The international community is just four years away from its target goal to reduce rates of global biodiversity loss. At the eighth meeting of the Conference of the Parties (COP8) to the Convention on Biological Diversity (CBD) held in Curitiba, Brazil from March 20-31 CI will join numerous civil society, government, business, and community delegations to assess progress made toward this goal and new challenges facing global biodiversity conservation.
What is the CBD?
The CBD is the preeminent convention on biodiversity and is a resulting accord of the landmark 1992 United Nations Conference on Environment and Development (UNCED) in Rio de Janeiro also known as the "Earth Summit." It calls for the significant reduction of biodiversity loss worldwide by 2010 and beyond, both as a matter of environmental concern and toward the reduction of poverty and the promotion of sustainable development around the globe. It has been ratified by 187 countries and the European Union.
Every two years, the Conference of the Parties the CBD's governing body convenes to take stock of conservation milestones, discuss challenges, and redress objectives and success indicators accordingly. In addition to providing scientific expertise, CI will engage in policy
discussions and in developing conservation strategies that better promote human welfare. In preparatory meetings, CI also helped shape the COP8 agenda to address conservation issues of particular relevance, including: the delicate and threatened biodiversity of islands, the impact of invasive species
, the creation and effective management of protected areas, biodiversity and climate change
, and the proper acknowledgment and use of traditional knowledge in conservation strategies.
CI at the COP8
Primarily due to its work in the Biodiversity Hotspots and its contributions to the Alliance for Zero Extinction (AZE), CI was involved in the creation of the CBD's newly proposed program on island biodiversity. Defined here as landmasses smaller than Greenland, CI is encouraging participating nations to recognize these vulnerable and confined ecosystems and take action to prevent them. During the COP8, CI scientists will host several events and presentations on the topic to demonstrate the value of such targeted conservation action to decisionmakers.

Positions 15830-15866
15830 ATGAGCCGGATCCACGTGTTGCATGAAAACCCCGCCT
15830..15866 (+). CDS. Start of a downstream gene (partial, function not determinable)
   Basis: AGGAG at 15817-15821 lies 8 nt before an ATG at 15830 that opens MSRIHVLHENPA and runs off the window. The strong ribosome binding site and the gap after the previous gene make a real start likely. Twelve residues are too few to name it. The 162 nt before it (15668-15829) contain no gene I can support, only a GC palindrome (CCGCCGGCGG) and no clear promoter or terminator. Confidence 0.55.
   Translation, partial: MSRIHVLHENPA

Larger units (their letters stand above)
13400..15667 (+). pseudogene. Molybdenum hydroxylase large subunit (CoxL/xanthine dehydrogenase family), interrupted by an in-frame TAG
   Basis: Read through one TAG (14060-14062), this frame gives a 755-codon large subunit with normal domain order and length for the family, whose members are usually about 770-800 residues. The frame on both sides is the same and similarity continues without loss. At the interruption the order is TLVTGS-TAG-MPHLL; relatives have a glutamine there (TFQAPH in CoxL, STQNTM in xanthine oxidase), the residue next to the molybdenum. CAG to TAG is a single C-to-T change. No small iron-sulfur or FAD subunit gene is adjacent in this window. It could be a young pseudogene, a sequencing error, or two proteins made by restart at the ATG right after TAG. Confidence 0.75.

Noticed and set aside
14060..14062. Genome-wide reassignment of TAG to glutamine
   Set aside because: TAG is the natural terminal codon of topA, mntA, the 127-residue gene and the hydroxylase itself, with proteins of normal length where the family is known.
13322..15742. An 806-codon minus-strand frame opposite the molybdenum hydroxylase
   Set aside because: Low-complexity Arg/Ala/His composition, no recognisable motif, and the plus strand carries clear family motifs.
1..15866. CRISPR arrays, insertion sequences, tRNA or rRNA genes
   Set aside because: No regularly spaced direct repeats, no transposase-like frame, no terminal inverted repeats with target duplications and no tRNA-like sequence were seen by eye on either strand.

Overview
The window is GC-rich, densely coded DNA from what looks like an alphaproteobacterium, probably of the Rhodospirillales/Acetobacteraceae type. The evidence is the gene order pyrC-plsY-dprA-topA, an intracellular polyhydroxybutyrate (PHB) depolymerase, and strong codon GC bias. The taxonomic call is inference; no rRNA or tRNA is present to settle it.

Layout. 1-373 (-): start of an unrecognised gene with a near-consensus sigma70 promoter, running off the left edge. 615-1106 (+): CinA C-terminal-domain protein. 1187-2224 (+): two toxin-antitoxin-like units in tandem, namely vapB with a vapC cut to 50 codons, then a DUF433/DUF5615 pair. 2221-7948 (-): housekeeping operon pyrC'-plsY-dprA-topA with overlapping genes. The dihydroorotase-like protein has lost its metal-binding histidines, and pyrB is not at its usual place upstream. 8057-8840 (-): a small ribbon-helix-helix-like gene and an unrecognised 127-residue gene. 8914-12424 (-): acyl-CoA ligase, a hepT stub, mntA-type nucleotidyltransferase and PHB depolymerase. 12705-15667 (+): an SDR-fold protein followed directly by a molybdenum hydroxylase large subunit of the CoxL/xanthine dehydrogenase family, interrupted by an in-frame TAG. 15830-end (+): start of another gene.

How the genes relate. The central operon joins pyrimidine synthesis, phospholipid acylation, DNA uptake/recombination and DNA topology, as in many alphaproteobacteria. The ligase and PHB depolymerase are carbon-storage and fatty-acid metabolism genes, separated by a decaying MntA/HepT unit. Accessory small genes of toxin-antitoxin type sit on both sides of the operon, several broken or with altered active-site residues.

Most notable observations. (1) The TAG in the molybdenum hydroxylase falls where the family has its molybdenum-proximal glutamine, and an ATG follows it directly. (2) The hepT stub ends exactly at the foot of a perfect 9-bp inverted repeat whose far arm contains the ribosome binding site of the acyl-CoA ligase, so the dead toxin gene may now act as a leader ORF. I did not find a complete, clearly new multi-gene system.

"We hope a Program of Work on island biodiversity can greatly advance needed actions to preserve the integrity of fragile, insular, and generally irreplaceable biological communities," says CI Chief Science and Conservation Officer Gustavo Fonseca. "CBD thematic programs and policies such as this provide guidance and standards for in-country implementation and often highlight important needs, such as ecological or funding gaps."
CI also was involved in the first working group on the CBD's protected areas program. Approved for implementation in February 2004, the program recognizes protected areas as among the most effective mechanisms for addressing the highest priorities in biodiversity conservation worldwide a mechanism that already forms the cornerstone of CI's own conservation strategies. This year, CI and others are emphasizing not only the need to continue creating protected areas, but also their need for sound financing and effective management.
Alongside the COP8, CI and its partners in the Equator Initiative will host a community event to underscore the central role that local and indigenous communities
play in sustainable development and conservation another crosscutting philosophy in CI's work. Designed to be a communication forum, the "Community Taba" will highlight success stories of grassroots initiatives and facilitate dialogue between community leaders and participating delegations of the COP.
Aligning Principles and Work
At its core, the CBD embodies principles that are significantly aligned with CI's mission, including biodiversity conservation, the sustainable use of biodiversity, and the fair and equitable sharing of benefits that arise from biodiversity use. Furthermore, its encouragement of partnerships between governments, NGOs, business leaders, and indigenous and local communities mirrors CI's philosophy of engaging all sectors of society in conservation. For these reasons, CI continues to dedicate considerable resources to ensure its work is aligned with CBD objectives, and to support developing countries in their implementation and achievement of CBD commitments. In varying capacities on country delegations, in pre-COP preparatory meetings, as members of subcommittees CI has been involved in the CBD for many years and continues to grow its engagement.
"Our hope is that a strong presence and participation in the COP meeting will continue to enable and improve our ability to efficiently and effectively achieve our conservation goals in all of our priority areas," says Fonseca.